Found in close association with coastal marine and freshwater ecosystems, preferring saltwater beaches and riparian habitats of lakeshores, marshes, and stream banks (Banfield 1974, Lariviere 1999). Habitats associated with small streams are preferred to habitats near large, broad rivers (Allen 1986). In Quebec the majority of American mink activity takes place less than 4.8 km from water (Burgess 1978), in Michigan within 30.4 m of the water’s edge (Marshall 1936), in Minnesota all den sites were within 69.9 m of open water (Schladweiler and Storm 1969), and in Idaho den sites were 5-100 m from water, and American mink were never observed more than 200 m from water (Melquist et al. 1981). American mink favor forested wetlands with abundant cover such as shrub thickets, fallen trees, and rocks (DeGraaf and Rudis 1986). Wetlands with irregular, diverse shorelines are better American mink habitat than those with straight, open, or exposed shorelines. In upland habitats, ecotones are most used (Allen 1986). In southeastern Alaska mink spend the summers along streams and in upland muskegs; they spend the winter in a narrow ocean beach zone (Meehan 1974). In Alaska the highest American mink densities occurred in low swampy terrain and in extensively interconnected waterways with abundant fish (Burns 1964).
Allen, A. W. 1986. Habitat suitability index models: mink. Biol. Rep. 82 (10.127). Washington, DC: USDI, USFWS. 23 p.
Banfield, A. W. F. 1974. The mammals of Canada. University of Toronto Press, Toronto, Canada. 438 pp. Burgess, S. A. 1978. Aspects of mink ecology in the southern Laurentians of Quebec. Montreal, PQ:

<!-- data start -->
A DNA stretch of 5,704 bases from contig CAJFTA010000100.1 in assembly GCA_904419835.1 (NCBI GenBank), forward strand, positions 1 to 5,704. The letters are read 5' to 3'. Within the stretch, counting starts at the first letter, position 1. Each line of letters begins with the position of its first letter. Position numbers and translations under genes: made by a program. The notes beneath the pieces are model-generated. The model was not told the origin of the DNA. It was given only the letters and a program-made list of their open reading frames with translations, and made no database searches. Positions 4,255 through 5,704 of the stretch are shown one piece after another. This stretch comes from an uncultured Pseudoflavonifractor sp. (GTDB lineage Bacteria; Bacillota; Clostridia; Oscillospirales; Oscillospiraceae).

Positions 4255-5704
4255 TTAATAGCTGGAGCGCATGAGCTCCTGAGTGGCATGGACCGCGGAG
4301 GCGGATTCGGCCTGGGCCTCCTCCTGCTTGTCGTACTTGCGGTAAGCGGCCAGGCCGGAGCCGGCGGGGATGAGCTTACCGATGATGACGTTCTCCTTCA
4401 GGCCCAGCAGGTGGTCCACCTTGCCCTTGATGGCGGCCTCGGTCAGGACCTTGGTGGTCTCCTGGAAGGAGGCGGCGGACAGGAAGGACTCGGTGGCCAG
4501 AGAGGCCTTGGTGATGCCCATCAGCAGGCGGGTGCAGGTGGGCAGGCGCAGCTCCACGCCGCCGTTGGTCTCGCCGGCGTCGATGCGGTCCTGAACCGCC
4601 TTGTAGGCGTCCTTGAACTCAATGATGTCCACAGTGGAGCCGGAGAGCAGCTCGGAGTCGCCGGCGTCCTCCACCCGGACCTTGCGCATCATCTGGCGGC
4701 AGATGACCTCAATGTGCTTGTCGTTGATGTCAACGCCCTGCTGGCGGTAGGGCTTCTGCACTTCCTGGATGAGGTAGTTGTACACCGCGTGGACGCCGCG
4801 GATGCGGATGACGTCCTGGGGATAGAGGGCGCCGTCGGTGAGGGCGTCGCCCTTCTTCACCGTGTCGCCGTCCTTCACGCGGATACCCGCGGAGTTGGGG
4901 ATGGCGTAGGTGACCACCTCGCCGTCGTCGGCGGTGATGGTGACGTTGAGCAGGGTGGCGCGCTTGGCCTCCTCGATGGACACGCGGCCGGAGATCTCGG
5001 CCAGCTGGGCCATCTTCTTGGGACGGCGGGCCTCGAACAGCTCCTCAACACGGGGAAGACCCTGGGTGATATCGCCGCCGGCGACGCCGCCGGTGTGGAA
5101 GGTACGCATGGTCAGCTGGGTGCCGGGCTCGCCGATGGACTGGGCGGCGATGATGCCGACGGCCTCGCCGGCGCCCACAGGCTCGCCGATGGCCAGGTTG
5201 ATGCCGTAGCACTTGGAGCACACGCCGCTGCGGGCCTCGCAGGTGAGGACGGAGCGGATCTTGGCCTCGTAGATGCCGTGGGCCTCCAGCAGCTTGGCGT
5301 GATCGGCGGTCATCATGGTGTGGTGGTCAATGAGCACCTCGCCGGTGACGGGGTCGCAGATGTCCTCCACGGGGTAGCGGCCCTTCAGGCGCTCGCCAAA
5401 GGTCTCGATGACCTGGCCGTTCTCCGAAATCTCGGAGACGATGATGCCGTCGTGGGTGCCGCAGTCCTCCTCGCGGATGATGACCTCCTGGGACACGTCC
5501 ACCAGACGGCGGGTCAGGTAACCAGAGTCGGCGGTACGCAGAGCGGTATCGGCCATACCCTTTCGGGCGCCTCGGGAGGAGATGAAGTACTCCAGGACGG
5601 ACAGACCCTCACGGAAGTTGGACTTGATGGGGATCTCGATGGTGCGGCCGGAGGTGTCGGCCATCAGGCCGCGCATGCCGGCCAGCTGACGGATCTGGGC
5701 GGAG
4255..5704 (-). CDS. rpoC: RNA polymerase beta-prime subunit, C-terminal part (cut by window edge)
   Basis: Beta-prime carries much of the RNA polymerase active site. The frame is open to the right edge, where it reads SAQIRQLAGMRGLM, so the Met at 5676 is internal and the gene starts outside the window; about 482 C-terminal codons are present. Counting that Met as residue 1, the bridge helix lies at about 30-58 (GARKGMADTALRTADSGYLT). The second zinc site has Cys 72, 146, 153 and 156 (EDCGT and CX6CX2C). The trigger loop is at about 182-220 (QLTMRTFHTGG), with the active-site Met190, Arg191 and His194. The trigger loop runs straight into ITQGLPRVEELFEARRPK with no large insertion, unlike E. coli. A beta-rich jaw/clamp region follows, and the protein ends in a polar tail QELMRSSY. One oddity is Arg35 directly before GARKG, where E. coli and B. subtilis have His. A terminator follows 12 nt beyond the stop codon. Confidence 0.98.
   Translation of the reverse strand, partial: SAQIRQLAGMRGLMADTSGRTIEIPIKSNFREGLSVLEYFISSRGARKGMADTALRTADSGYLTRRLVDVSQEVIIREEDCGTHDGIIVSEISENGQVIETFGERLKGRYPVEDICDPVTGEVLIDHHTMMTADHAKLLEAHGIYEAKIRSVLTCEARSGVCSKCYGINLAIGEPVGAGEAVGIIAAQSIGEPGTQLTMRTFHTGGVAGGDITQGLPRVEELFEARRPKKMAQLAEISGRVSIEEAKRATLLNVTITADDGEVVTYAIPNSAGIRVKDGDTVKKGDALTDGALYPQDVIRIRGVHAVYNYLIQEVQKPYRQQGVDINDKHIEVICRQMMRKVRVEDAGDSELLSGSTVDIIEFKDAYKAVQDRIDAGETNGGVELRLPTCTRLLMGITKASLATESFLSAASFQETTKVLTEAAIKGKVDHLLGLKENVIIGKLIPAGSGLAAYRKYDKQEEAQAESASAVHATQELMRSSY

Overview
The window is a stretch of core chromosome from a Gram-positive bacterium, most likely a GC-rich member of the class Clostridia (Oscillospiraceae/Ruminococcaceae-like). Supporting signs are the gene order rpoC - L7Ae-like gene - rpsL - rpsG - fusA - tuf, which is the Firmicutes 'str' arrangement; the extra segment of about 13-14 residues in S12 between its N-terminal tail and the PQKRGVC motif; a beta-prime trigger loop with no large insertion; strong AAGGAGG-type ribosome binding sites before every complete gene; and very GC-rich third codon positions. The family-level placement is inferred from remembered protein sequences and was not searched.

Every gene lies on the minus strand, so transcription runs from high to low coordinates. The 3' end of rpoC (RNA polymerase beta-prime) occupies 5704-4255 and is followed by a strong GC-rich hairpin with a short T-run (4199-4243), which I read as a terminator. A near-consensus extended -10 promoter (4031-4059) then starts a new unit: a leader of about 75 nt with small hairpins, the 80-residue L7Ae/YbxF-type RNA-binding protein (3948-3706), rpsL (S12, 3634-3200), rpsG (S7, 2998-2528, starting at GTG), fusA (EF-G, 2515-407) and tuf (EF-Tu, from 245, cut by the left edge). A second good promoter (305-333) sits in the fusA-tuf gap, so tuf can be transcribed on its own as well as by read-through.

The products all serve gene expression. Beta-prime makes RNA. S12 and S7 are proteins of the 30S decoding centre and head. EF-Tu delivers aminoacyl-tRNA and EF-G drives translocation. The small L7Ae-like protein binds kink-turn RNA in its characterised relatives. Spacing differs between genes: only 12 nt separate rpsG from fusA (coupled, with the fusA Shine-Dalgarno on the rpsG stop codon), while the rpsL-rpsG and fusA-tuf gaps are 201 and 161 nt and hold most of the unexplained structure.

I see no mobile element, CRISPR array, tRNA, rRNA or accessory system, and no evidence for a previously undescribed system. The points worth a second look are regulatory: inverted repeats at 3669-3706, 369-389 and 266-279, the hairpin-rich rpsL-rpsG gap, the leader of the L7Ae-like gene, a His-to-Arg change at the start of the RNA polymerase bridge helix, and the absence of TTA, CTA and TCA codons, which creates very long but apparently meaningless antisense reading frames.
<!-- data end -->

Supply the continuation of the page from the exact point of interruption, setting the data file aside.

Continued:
McGill University. 87 p. Thesis.
Burns, J. J. 1964. The ecology, economics and management of mink in the Yukon-Kuskokwim Delta, Alaska. Fairbanks, AK: University of Alaska. 114 p. Thesis.
DeGraaf, R. M. and D. D. Rudis. 1986. New England wildlife: habitat, natural history, and distribution. Gen. Tech. Rep. NE-108. Broomall, PA: USDA,USFS, Northeastern Forest Experiment Station. 491 p.
Lariviere, S. 1999. Mustela vison. Mammalian Species (608):1-9.
Marshall, W. H. 1936. A study of the winter activities of the mink. Journal of Mammalogy. 17(4): 382- 392.
Meehan, W. R. 1974. The forest ecosystem of southeast Alaska: 4. Wildlife habitats. Gen. Tech. Rep. PNW-16. Portland, OR: USDA, USFS, Pacific Northwest Forest and Range Experiment Station. 32 p.
Melquist, W. E., J. S. Whitman, and M. G. Hornocker. 1981. Resource partitioning and coexistence of sympatric mink and river otter populations. In: J. A. Chapman and D. Pursley, eds. Worldwide furbearer conference: Proceedings; 1980 August 3-11; Frostburg, MD. Volume I. [Place of publication unknown]: [Publisher unknown]: 187-220.
Schladweiler, J. S. and G. L. Storm. 1969. Den-use by mink. Journal of Wildlife Management. 33(4): 1025- 1026.